Let’s set the record straightPublished 8:14pm Wednesday, June 20, 2012
When writing for this column, I often consult local history experts — people who have lived here longer than I have or who know much more then I do. But last week, I did not consult the experts and so I made some big mistakes. Two of those experts took me to task: Mary Montgomery and Marge Federowski.
There are no more knowledgeable history experts in Edwardsburg than those two women. Their combined knowledge would fill an encyclopedia. Mary Montgomery knows the Edwardsburg history and Marge Federowski not only knows Edwardsburg history but Cass County history as well.
Now let me get this in print and on the record for all time. (I hope I get this right!)
There were two Bacon brothers, David and Guernsey. David was married to Henrietta and had three daughters. (Give me credit; I did get the three right.) But the daughters were Berniece, Eleanor and Virginia.
Guernsey Bacon was married to Lula Hawkins and they had two daughters, Thelma and Carrie Dot. Later, Lula married Ben Silver and had three children: Marjory, Francis and Albert. These are all descendants of Cyrus Bacon, who was married to Melinda Guernsey (That’s where the Guernsey name came from.)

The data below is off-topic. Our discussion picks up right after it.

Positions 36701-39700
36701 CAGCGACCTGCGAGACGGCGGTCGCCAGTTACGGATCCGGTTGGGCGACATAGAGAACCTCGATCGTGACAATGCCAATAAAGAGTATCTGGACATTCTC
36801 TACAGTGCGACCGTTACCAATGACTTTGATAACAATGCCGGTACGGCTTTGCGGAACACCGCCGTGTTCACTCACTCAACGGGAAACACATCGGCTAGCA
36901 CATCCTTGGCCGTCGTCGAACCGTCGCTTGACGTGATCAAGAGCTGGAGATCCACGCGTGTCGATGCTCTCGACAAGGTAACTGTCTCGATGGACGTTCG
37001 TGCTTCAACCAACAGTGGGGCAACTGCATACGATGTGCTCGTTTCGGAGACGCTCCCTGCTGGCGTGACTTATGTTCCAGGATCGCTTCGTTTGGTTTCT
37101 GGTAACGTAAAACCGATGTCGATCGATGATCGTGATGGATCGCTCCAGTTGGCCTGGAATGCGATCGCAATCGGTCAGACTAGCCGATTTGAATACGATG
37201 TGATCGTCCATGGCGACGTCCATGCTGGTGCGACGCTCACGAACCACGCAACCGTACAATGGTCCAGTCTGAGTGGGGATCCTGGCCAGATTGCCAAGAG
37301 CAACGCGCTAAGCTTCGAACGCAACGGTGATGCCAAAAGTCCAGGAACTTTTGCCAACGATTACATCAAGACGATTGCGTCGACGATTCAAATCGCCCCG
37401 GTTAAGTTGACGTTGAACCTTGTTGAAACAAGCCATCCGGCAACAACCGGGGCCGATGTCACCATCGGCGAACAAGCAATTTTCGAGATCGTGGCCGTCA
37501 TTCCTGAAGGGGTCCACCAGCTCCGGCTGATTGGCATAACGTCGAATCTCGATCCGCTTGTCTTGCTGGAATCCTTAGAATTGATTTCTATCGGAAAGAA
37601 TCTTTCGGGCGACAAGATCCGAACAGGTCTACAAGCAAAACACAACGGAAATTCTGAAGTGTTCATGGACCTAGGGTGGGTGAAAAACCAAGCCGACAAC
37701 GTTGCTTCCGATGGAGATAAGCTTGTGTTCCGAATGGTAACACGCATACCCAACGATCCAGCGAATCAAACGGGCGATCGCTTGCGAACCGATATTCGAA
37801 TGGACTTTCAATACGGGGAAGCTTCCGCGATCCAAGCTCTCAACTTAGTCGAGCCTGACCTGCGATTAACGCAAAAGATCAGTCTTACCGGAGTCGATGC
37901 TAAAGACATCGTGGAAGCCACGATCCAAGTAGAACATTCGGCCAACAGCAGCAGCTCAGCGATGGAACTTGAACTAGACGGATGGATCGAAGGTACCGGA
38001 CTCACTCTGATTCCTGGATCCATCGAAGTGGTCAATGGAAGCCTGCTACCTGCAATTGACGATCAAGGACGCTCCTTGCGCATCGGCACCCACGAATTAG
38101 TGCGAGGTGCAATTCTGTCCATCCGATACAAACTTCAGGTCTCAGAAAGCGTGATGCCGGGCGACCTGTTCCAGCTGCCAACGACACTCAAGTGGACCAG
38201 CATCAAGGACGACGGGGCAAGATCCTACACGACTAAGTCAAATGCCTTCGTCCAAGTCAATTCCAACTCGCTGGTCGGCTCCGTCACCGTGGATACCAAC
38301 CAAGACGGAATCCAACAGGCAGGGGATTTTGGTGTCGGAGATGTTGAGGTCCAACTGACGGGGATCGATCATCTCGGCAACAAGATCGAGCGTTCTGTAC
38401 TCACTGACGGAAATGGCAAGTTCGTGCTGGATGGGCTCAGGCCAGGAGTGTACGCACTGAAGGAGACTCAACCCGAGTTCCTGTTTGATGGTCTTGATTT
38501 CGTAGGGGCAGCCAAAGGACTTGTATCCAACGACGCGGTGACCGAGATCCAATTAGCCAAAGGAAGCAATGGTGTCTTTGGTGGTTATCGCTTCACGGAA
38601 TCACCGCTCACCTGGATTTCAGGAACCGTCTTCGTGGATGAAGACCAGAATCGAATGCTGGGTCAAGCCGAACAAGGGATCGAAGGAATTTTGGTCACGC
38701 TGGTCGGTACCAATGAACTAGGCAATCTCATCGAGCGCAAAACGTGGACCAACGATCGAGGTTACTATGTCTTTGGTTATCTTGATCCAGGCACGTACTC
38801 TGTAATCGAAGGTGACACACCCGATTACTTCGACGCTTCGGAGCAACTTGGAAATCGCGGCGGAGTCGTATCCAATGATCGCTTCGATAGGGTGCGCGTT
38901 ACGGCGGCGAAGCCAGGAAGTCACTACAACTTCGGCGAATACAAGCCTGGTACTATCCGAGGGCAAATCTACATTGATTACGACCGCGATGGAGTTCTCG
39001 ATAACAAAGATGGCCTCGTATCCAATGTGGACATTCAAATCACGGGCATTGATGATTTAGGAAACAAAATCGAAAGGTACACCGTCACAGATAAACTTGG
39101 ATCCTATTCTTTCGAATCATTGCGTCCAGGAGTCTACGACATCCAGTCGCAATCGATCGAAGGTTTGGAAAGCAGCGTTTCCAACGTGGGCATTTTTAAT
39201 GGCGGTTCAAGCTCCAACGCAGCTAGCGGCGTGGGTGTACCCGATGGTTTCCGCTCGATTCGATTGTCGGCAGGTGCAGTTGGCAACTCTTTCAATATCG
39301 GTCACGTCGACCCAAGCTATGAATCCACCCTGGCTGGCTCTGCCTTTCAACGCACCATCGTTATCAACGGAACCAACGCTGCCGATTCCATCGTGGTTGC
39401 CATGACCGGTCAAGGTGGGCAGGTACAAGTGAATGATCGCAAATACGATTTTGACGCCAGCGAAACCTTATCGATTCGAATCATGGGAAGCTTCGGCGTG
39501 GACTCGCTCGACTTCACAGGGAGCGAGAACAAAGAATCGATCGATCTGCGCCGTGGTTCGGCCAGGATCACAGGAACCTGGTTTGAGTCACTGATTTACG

The Thelma Bacon Bittenbender that I quoted last week is Marjory Federowski’s half-sister. Marge Federowski, Virginia Purdee and Berniece are all living.
Now I hope this is the true story. If not, my two faithful readers will no doubt call me again and try to straighten me out.
While I was on the phone trying get this all down on my notes, my daughter Janet was here visiting from Arizona and she over heard the conversation and told me two stories that her grandmother, Mildred Boepple, told her.
The Boepples lived down the road from the Bacon farm on Redfield. The Boepple farm was east of M-62 and the Bacon farm is west of M-62. Each spring, the Bacon girls would walk their cows down to the woods across from the Boepple farm, where Redfield Woods is now located, and in the fall they would walk the cows back across M-62 to their own farm. These were teenage girls who all attended Western Michigan University.
The other story told was about the birthday club. Once a month, the neighbor ladies would walk to each other’s homes to celebrate one of their birthdays. The ladies in the neighborhood were Esther Beckman, who lived on M-62; Minnie Haggaman, who lived on the corner of Conrad Road and Redfield; Mrs. Hoffman, who lived across the street from the Bacon farm; Mildred Boepple, on Redfield; Henrietta Bacon and Lula Bacon Silver. Lula had to drive to the farm because she did not live near the others. The neighborhood was probably two miles square and these women walked to each other’s homes.
Now, I am sure that if this is not the true story the two expert readers of this column will be calling me by Friday or even Thursday night to set me straight again.